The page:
Every weekday, host Kai Ryssdal helps you make sense of the day’s business and economic news — no econ degree or finance background required. “Marketplace” takes you beyond the numbers, bringing you context. Our team of reporters all over the world speak with CEOs, policymakers and regular people just trying to get by.
After a yearlong slump, the World Trade Organization said the volume of global trade in goods is set to rebound in the coming year. Leading the charge will be auto parts and electronic components, the WTO said, particularly because demand for electric vehicles is high. In this episode, what it’ll take for global trade to return to pre-pandemic levels. Plus, retailers need those holiday discounts to draw customers, utility companies test out geothermal networks and newly built homes drive the homebuying market.
Americans will drop $37 billion online this long holiday shopping weekend, according to Adobe Analytics. A lot of those consumers are counting on free, easy returns if their items don’t work out, but retailers are unhappy with how much that process costs. In this Black Friday episode, whether stores will ever shrink that return window or go back to charging you for changing your mind. Plus, noisy workplaces, the cookie decoration business and Queen Nefertiti, the original beauty influencer.
It’s not just you: The holiday shopping season really did start sooner this year. Retailers are competing for consumer dollars with sales and discounts, early and often. Plus, tomorrow is one of retailers’ favorite holidays: Black Friday. But the lines between in-store and online shopping are blurring. Later, we hear about post-breakup splurges and healthier habits for night shift workers.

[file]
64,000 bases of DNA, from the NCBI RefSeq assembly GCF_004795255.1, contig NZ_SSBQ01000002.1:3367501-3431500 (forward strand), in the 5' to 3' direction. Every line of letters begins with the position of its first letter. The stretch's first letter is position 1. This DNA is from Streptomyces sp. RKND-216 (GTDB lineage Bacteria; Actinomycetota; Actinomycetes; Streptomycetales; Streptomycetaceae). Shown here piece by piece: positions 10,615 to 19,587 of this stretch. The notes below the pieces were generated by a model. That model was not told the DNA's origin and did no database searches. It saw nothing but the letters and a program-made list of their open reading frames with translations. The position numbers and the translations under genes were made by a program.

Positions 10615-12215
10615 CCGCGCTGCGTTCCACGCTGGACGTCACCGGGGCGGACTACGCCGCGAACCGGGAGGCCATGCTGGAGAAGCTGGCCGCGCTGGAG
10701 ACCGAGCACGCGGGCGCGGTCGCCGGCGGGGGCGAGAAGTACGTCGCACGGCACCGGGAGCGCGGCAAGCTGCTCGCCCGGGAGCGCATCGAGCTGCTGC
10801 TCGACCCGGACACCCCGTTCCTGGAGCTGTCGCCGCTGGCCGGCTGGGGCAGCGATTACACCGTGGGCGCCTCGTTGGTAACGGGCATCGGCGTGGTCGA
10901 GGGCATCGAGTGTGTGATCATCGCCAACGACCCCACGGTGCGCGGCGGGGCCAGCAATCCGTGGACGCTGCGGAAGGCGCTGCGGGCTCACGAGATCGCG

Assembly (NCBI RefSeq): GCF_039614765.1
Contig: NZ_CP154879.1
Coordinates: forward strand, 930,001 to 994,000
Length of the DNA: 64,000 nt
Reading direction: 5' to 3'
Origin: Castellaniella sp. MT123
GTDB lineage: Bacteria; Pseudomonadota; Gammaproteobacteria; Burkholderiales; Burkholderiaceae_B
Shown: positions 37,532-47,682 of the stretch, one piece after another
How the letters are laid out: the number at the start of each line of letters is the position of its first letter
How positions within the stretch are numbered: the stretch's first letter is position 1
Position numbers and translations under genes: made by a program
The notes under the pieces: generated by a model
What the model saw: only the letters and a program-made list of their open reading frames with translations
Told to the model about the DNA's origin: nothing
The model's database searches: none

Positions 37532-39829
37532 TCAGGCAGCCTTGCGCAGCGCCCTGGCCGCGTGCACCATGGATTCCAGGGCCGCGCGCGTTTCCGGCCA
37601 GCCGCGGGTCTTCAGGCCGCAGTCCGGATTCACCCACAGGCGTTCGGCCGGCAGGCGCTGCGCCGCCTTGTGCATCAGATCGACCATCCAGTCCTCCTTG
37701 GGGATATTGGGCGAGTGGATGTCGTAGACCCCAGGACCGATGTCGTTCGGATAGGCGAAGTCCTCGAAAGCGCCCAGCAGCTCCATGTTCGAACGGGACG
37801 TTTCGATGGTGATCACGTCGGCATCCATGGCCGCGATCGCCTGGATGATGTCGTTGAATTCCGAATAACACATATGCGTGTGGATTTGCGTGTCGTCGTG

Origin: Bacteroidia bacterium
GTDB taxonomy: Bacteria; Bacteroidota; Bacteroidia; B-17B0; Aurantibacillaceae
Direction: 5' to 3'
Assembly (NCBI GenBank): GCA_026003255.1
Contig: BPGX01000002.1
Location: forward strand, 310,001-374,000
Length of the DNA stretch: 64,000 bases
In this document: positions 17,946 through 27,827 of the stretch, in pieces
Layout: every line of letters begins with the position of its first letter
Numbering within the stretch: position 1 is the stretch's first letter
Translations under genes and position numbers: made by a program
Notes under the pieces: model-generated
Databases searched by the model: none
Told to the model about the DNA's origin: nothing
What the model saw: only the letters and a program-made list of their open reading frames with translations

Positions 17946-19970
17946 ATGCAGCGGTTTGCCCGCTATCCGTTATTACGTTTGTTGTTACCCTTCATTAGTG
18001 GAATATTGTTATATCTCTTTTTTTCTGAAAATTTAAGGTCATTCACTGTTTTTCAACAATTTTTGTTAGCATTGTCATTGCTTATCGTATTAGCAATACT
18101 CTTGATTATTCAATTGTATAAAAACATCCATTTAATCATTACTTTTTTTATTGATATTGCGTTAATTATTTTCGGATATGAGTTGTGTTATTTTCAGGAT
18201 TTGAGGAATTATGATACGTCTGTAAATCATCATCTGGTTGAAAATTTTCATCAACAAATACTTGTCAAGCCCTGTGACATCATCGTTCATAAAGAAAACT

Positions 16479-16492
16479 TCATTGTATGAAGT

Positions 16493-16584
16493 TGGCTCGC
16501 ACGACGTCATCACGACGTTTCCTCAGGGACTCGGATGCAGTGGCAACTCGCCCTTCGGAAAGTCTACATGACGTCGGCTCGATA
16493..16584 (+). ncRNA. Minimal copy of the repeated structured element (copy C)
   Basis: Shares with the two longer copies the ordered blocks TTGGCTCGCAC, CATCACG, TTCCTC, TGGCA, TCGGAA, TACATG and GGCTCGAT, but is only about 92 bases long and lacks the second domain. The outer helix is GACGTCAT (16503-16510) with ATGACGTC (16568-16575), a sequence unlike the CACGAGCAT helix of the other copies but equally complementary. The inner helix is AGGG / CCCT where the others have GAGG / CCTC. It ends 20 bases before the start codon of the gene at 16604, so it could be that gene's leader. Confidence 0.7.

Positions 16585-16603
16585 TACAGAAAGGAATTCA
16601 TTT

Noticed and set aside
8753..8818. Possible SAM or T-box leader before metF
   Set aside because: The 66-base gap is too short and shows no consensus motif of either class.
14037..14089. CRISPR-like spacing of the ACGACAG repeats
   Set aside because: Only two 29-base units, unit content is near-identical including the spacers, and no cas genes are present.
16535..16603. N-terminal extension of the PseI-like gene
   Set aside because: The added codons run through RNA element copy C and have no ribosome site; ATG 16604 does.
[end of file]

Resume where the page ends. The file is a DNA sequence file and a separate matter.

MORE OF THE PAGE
The Farm Bureau says Thanksgiving meals will cost a bit less than they did in 2022. But everyone experiences the economy differently. So we talked to last-minute grocery shoppers in Houston about the prices of holiday essentials, from turkey wings to mac and cheese ingredients. Also in this episode: Google makes a business out of CAPTCHA puzzle data, the FCC wants to ban cable cord-cutting fees and OPEC+ delays a key meeting.
Next week marks one year since ChatGPT debuted, kicking off a surge in generative artificial intelligence products. In just a year, AI has gone from a futuristic concept to a tool tons of companies have incorporated into their workflows. In this episode, the growth in AI use and why some people still don’t trust it. Plus, homebuyers are getting older, migrants who lack work permits are desperate to find jobs and more Americans are pulling cash out of their retirement accounts.